When you are at home in the ordinary chaos of things coming and going, it is easy to ignore a fly. This can be a mistake.
There are flies, and there are flies. Pay close attention to the shape of the wings, the striations, the abdominal patina. These may be the give-away, the sign that this fly, out of billions, is a killer. It is the anathema, the 1943 copper penny, the brown recluse.
This does not mean it necessarily will go out of its way to kill you. It may be busy or lazy or simply not in the mood. It may bide its time until your child is asleep or it may decide you altogether unworthy of the effort. Then again, it may not.
You won’t know you are dead until some time has passed. This fly looks almost identical to any other and seems innocuous. Perhaps if you hadn’t shooed it or tried to swat it or made eye contact or failed to offer it a lucrative compensation package it simply would have gone away. But it did not, and the fault probably is yours.
Of course, you may not have recognized the fly, thought it ordinary, harmless. That is no excuse. If anything, it is insulting.
There are 230 visual characteristics that can be used to identify a fly. Killer and ordinary flies differ in only one of these, and nobody is sure which. Even the most renowned expert has little chance of telling. But perhaps you can do better, since you care, since you’re the one who will die.
There’s no certainty, only statistics. Find a way to bend these in your favor and perhaps you will live another day. Avoid the fly, run from it. Sometimes ignoring it can help; if there is no such thing it cannot hurt you.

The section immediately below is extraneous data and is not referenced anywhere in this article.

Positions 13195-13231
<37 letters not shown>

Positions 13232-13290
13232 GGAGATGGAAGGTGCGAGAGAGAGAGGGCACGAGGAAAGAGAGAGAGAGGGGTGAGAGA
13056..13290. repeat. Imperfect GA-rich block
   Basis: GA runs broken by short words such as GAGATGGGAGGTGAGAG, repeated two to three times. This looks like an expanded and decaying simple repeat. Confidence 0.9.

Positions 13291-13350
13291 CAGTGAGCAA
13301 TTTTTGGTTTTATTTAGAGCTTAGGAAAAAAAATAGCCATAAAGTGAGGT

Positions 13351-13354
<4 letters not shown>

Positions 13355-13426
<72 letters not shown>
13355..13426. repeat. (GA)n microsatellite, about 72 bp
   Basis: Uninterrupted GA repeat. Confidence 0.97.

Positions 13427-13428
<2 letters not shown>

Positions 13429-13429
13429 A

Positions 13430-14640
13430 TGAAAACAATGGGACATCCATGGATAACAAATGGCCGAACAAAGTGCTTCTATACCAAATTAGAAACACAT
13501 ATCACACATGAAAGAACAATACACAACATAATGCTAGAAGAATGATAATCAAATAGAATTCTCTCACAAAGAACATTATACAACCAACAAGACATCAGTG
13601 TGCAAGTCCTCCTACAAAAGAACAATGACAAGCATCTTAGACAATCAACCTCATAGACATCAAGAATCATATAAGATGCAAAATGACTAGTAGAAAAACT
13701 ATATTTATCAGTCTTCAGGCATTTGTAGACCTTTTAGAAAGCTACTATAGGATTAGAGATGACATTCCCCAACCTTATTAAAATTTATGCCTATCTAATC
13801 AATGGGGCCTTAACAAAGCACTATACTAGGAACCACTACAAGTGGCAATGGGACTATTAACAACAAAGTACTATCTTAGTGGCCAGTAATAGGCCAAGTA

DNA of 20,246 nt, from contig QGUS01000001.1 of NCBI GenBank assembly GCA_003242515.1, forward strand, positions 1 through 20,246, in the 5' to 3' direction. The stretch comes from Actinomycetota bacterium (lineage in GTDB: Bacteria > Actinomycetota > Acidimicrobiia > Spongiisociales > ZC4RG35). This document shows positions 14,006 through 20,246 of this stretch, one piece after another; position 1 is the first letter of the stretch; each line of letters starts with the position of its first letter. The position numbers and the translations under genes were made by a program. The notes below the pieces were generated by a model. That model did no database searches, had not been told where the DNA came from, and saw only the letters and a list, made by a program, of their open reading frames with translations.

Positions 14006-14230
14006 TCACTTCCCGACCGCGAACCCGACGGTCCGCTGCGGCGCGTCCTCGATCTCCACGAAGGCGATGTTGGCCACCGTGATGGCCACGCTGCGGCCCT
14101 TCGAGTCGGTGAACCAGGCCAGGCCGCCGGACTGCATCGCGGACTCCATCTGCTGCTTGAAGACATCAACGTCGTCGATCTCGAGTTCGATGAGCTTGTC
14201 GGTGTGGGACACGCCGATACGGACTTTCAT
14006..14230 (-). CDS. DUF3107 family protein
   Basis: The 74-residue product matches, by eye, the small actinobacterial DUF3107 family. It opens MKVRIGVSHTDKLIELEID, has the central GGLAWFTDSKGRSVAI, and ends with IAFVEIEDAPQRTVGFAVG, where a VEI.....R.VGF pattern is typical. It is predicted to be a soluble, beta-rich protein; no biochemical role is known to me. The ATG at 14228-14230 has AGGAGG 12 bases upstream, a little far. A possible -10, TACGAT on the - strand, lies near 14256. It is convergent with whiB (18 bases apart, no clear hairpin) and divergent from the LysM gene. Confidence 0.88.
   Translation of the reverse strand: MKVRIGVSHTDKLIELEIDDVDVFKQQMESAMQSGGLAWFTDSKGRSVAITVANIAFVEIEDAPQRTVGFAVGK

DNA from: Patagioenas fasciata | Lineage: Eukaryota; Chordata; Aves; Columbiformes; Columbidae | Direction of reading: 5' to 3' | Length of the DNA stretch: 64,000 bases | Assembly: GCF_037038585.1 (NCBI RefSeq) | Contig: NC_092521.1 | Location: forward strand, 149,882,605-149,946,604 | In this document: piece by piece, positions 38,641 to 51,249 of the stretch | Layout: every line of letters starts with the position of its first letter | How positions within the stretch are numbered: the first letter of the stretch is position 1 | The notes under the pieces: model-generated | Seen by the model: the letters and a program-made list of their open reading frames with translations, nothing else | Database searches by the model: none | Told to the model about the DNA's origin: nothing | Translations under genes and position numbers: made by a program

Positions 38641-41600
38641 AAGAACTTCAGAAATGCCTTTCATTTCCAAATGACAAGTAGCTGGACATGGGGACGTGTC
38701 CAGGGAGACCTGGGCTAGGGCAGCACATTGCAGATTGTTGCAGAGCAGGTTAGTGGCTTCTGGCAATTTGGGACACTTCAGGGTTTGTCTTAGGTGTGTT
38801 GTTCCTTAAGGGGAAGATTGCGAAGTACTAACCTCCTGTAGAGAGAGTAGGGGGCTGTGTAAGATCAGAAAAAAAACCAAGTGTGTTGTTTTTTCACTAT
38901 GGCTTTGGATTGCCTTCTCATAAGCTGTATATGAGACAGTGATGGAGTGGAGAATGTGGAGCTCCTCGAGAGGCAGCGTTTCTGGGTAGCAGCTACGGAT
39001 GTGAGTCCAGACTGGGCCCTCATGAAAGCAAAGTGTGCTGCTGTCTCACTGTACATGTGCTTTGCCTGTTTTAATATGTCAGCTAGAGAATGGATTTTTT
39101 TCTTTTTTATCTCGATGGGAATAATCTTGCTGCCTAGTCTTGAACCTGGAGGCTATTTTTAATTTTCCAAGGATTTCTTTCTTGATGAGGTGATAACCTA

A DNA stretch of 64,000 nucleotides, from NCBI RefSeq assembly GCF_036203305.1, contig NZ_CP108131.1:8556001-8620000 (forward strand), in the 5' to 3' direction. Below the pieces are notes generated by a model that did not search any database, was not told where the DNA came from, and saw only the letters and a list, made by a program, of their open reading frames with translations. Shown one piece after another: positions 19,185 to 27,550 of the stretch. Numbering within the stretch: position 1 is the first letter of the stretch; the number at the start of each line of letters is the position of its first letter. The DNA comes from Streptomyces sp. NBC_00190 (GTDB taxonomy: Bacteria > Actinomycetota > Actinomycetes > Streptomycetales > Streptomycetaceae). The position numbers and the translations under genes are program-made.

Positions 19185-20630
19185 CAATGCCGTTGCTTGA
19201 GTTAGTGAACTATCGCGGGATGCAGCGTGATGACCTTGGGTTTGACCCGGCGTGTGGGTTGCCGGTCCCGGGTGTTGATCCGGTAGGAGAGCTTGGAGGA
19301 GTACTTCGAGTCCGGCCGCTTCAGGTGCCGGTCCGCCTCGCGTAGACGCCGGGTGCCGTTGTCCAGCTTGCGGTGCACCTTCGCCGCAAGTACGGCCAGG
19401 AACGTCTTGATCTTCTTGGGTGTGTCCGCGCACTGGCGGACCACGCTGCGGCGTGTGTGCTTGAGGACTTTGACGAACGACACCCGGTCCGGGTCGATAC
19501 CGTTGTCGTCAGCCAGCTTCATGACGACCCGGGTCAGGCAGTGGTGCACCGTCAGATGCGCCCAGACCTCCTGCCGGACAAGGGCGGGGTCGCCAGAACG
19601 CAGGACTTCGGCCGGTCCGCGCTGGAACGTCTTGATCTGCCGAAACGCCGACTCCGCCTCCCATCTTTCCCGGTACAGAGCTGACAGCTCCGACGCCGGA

Why should there be this fly? It has no right to exist, to threaten you and your child! But it does, and if you encounter it perhaps you can seduce it, persuade it to find somebody else — somebody less important, somebody less you (or your child). This rarely works, or perhaps you are that somebody else.
The sad truth remains: the fly is out there, unrelenting, buzzing, waiting. You must accept that it will kill you. If it is indeed a killer. Does it want your death or just some sugar?
Once the fly has bitten you, you will die. The fatality rate is 100%. Sometimes it is quick and painless, other times it can last for decades, culminating in one of many lingering, debilitating conditions. The symptoms are indistinguishable from ordinary illness, it is probably best not to bother with a doctor.
Save your money for a quality tomb. Finding a good place to spend eternity is difficult. Do you think there is room left in heaven or hell? Real estate is in high demand, you’ll likely end up stuck in your grave. Be certain it’s a nice one. Most important, make sure there are no holes, or a fly may get in.